The Balancing Act : A Parent's Perspective
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Insights from a baseball dad. 
A Parent's Perspective

The Balancing Act

by David (Shiva) Gaskins on 05/05/13

The other day I was thinking how with most professions you don’t need to start committing to it until you’re in College, perhaps some in High School.  While with other pursuits, you have to begin working toward it when you’re a child.  If you want to be a doctor, for example, or a lawyer, you don’t truly begin working towards that dream until you’re in College.  However, if you dream of becoming a world class dancer, or Olympic skating champion, you must begin when you’re .  For kids that have these dreams, the challenge is how to balance the commitment, time, steadfastness, and sacrifice it takes to achieve this dream with the natural impulse to be…well…a child, and do normal child things.   This is the challenge I’m having now with my son.  He sincerely wants to play ball in College and beyond if that works out.  However, we’re now bumping up against having to make decisions with short term Middle School kid desires on one hand and long-term goals on the other.  Do we attend practice or accept the invitation to a friend’s party, for example?    

I heard once someone talk about how in order to drive a car straight you don’t actually hold the steering wheel still without moving it.  Going straight is actually a series of miniscule turns of the wheel left and right as you continually try to maintain a balance in order to go straight.  This is what I feel I’m doing with my son.  We’re continually trying to balance allowing him to have a ‘normal’ childhood while also keeping in mind that if he wants to achieve his goals there are some sacrifices to make.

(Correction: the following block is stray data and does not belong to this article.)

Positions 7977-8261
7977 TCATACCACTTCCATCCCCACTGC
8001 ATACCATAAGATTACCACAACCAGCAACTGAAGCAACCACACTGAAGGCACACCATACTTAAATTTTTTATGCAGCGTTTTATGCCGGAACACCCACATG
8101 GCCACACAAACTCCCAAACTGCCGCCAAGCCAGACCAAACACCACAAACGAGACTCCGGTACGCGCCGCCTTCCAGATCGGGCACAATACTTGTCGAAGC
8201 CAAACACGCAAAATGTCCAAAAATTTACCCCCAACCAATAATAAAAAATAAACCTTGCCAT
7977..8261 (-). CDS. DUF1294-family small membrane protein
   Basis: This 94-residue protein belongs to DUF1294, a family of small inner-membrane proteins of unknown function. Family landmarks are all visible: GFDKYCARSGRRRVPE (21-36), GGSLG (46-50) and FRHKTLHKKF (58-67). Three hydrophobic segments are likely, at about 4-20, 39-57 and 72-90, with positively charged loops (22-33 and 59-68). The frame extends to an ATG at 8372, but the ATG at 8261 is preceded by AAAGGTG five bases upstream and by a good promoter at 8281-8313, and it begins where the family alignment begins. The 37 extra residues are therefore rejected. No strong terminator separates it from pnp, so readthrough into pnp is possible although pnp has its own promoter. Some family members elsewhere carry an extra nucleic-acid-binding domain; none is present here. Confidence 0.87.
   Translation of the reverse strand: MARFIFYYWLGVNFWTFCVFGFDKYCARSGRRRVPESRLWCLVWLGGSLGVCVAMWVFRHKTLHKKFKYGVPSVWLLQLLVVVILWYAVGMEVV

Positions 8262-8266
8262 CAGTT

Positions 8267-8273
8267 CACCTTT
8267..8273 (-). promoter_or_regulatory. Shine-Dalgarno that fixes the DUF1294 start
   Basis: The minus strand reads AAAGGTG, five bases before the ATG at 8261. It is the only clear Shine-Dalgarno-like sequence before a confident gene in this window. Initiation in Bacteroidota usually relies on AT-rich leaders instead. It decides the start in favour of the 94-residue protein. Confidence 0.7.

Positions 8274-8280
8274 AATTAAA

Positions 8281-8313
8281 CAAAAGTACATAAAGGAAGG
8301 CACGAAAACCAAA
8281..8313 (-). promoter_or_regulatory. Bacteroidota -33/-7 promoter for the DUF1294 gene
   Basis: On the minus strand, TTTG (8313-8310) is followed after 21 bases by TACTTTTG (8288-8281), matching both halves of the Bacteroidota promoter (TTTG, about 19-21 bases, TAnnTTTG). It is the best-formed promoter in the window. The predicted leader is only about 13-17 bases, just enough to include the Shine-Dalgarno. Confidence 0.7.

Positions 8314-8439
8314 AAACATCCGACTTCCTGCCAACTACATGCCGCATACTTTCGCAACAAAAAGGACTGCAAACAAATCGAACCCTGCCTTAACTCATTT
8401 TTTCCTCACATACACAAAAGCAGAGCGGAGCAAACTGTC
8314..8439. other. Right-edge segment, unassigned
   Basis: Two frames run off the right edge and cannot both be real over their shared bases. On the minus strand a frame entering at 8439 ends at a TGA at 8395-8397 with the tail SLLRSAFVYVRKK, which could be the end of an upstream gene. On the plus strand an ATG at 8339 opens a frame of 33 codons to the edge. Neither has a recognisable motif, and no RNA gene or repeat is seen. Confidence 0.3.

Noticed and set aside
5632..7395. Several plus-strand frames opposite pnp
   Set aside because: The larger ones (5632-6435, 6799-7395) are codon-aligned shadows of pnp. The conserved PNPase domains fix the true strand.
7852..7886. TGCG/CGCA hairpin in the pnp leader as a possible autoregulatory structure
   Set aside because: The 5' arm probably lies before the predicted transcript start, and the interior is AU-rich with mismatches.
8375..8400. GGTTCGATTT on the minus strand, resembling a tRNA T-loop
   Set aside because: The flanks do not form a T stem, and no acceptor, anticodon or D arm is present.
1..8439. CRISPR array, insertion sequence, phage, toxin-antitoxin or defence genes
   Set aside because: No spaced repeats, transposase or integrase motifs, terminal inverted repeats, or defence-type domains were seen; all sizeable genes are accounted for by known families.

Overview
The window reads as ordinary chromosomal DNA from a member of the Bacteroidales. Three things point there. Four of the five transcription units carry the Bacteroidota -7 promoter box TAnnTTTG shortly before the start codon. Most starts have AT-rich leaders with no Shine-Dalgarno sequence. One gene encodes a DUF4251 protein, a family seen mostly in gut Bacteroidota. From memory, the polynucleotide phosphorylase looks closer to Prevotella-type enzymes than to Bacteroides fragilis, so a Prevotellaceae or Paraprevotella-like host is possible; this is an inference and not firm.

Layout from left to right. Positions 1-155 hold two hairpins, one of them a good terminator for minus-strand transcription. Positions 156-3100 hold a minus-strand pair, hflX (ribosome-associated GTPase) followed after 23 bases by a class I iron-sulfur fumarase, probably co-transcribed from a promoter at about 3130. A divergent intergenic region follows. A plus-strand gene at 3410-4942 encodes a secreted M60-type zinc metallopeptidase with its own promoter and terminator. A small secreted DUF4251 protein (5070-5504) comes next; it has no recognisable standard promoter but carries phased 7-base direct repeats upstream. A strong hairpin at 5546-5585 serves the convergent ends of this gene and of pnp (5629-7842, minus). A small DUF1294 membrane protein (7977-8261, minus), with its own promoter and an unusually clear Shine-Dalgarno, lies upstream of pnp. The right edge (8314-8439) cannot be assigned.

Here’s an example.  Having been accepted into his High School of choice, I felt we needed a year plan to get him ready and prepared.  Of course, in my exuberance and all to familiar over-the-top-ness, I put together a plan that included practicing 2 hours a day for 4 days a week.   It was ridiculous but it was a starting point.  I presented it to my son and of course he didn’t like it. It was too much. Then he said something that struck me.  He said ‘I’m still just in 8th grade, I also want to do normal 8th grade stuff.’  He was right, of course.  He had been playing ball almost a year straight without a real break.  So the plan for the year relaxed a bit.  I decided not to push too much now, and just let him play on his Travel team and have fun with his Middle School team.  We’ve planned out the summer and it’s not too intense but does include some things that will help prepare him for High School.  Again, it was important for me to listen to him and let him drive as much as possible.

Comments (2)

1. Christine said on 7/26/13 - 10:44PM
Awesome. Your willingness to listen to your son and to check within will serve you and your son (and your relationship) well. It's inspiring. I have to check my motives when I feel myself pushing against my son's resistance to play. Is it fear, laziness, shyness, my own sense of wanting him to find a sport to make up for life's challenges, etc. Thanks!
2. Glen Porter said on 11/13/13 - 10:38AM
I've been involved in baseball as long as I can remember and think it's the greatest sport in the world. I started playing with my Grandson when he was 3 and realized he had the potential to be a very good baseball player. He's now 10 and playing on a travel ball team in Antioch, CA. A few weeks ago, he was asked to play in a weekend tournament for the 10U Gamechangers because they needed a player. Coach Thomas Gary and his crew are maybe the best I've seen working with young boys about how the game is played. They teach it all, starting with respect of the game, respect of each other and respect of themselves. This team just won a 4 game tournament in Freemont this past weekend and they get better every day; a lot better every day. This is where your son should be playing baseball if he's serious about the the game.

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